By Miranda Downe
In response to parental complaints of drug use among students and a growing number of students receiving mandatory attendance to alternative school due to drug related offenses, the school board re-initiated random drug testing for the 2017-18 school year.
“I applaud Dr. Wright and the board for really taking a proactive approach to tackling this,” AISD police chief Paul Cairney said. “There’s going to be pressures for people to try [drugs] and use [them], and we just want to make sure there’s an opportunity for people to say, you know what, we don’t want to do this because we know what the consequences could be.”
Targeting students participating in a UIL event, any school sponsored extracurricular activity, and/or parking on campus, the program is executed through Forward Edge, a Third Party Administrator for school districts in Texas.
“It’s completely random; I don’t even get to see it,” principal James Hill said. “The drug company has the numbers. We send them a list of all our kids’ names, and they assign a number to every kid. They pull up the names, then bring them to me, and we’ve got to get them out of class and take them to the office.”
Students can be selected at any time, and a small group experienced this on Oct. 9 in the first round of testing.
“It was not very fun,” a drug tested student said. “They sent you into the restroom with a cup, and then you had to give it back. It was just really weird.”
The district receives results within 24 hours— if positive results arise, a three strike system ensues. On first offense, students are subject to parental notification and drug counseling, followed by a second drug test within 30 days. Two positive tests induce a 14 day suspension from UIL and extracurricular activities and parking on campus, accompanied by additional counseling and drug testing. A third positive test evokes suspension from participation for a full year.
“We don’t want people to get in trouble; that’s not what we’re trying to do,” Cairney said. “What we’re trying to do is find out who’s using it, then use methods such as counseling to get people to stop using it if it becomes a huge problem. We don’t want people to even get started in doing drugs because it’s just a nasty, nasty chain of events. Once people get started, they have a hard time leaving it behind.”
Although the district already conducts searches with Kiro, the drug dog, additional services can track student drug use off campus.
“If people know that the dog is out there, they’re not going to be as likely to bring drugs onto campus,” Cairney said. “If they know they can be tested, then they’re much less likely to use them to begin with, so it’s just a great way to give people an excuse to not ever get started.”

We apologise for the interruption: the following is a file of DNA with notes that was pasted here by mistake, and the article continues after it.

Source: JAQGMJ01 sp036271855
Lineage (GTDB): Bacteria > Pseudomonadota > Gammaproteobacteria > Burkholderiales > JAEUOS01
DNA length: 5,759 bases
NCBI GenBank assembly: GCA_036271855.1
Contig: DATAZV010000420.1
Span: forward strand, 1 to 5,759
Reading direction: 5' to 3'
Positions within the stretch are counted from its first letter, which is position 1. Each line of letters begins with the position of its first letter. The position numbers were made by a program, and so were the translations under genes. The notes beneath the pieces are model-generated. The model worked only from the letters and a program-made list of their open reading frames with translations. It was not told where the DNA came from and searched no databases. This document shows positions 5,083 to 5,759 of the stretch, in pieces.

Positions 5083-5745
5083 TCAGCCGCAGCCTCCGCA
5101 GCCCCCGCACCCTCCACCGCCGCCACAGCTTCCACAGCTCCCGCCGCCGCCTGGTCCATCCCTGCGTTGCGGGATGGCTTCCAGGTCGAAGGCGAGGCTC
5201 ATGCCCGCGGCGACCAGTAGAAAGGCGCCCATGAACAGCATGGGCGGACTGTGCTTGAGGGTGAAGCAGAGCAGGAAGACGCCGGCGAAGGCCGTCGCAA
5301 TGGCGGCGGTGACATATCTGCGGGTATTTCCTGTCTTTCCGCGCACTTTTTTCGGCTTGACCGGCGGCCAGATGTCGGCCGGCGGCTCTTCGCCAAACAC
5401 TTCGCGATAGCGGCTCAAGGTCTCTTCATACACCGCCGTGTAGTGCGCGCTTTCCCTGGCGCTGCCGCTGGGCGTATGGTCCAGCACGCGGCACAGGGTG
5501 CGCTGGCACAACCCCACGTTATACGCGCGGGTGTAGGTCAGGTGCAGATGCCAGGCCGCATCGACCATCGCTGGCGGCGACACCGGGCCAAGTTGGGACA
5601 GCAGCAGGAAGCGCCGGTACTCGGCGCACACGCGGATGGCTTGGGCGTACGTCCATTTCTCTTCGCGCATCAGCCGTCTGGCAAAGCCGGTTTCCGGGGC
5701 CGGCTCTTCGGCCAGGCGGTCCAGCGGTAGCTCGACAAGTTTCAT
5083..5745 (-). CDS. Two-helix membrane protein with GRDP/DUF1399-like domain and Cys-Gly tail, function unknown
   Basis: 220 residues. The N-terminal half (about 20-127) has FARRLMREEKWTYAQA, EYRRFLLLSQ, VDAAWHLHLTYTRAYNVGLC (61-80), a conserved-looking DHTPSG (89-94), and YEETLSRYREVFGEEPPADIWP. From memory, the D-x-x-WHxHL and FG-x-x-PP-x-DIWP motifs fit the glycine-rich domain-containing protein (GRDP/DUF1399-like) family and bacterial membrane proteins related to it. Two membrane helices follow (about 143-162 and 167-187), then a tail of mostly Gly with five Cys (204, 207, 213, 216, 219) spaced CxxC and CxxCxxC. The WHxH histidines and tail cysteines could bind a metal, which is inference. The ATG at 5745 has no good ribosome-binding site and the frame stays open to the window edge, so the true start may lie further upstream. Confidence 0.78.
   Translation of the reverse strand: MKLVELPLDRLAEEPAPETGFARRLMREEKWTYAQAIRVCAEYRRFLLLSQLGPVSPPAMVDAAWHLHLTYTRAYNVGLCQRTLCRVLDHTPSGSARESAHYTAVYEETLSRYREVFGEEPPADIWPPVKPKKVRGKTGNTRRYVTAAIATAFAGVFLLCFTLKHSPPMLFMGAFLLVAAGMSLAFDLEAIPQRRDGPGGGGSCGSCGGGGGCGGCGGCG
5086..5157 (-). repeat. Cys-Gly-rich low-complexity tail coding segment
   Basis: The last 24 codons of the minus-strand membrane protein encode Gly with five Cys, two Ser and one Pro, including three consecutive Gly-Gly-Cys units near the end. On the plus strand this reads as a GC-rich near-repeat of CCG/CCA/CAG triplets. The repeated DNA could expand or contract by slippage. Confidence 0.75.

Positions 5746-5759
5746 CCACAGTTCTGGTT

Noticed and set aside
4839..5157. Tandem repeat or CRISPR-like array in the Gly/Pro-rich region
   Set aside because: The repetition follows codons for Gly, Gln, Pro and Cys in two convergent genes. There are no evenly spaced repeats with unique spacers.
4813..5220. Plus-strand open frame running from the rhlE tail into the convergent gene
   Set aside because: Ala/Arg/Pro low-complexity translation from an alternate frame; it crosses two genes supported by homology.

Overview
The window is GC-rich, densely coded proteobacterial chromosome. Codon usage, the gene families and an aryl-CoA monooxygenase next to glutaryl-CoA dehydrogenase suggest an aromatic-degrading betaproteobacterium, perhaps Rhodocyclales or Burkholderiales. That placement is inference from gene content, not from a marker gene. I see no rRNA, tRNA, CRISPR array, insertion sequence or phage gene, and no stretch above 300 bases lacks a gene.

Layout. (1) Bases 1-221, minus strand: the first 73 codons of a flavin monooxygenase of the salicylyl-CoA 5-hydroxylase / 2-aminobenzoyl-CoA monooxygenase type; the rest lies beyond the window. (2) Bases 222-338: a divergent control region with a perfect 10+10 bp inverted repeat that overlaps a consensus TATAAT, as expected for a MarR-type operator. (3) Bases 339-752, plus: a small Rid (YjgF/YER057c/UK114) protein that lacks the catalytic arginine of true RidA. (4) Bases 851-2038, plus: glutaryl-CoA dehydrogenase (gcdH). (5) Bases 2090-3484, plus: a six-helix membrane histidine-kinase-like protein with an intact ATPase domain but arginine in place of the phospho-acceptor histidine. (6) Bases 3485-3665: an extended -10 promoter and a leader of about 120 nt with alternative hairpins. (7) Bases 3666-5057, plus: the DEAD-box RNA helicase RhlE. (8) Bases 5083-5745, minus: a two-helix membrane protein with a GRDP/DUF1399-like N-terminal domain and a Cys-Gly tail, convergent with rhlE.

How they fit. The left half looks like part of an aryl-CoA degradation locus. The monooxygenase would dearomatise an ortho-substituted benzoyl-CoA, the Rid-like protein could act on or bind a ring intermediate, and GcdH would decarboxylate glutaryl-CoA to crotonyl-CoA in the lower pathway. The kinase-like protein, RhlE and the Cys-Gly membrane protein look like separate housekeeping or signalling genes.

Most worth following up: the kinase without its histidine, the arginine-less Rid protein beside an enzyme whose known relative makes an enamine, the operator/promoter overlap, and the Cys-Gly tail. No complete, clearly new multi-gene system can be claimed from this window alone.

Large developments like Harvest and Canyon Falls within the Argyle School District bring on an influx of new students for the district to be held accountable for.
“I think as we grow, we’re going to see more and more issues with drugs and alcohol, and this is a way to address it before it gets to the point that it’s out of control,” US history teacher Sharon Romero said. “When I grew up we had random drug testing, and it was just standard. When I first started teaching at Argyle, we had random drug testing, so they’re just bringing it back.”
Just as it was in its past years in effect, the random drug testing administration is questioned on its true randomness, and students see more efficient ways to track drug use within the school.
“I mean they don’t test very many kids, so it just feels like more of a fear of oh there’s drug testing, so I shouldn’t do that,” the drug tested student said. “It may work to an extent, but maybe isn’t extremely effective. [A better way would be to] encourage students to come forward if they see other people using because the people who know the most about it are the students.”
Other concerns lie in the question of the magnitude of drug issues in Argyle.
“A lot of people ask me, ‘Are drugs a bad, bad problem at Argyle High School?’ and of course they’re a problem, but they’re not terrible,” Cairney said. “The point is we don’t want to wait until it gets to that point before we start addressing it.”
Random drug testing will be funded for the duration of the 2017-18 school year and will continue on a basis of effectiveness in curbing student drug use.
“We’re not going to be passive about people using drugs,” Cairney said. “We really want to get the message out that it’s best to not even start.”
Miranda Downe is Managing Editor of The Talon News, Argyle High School’s student newspaper.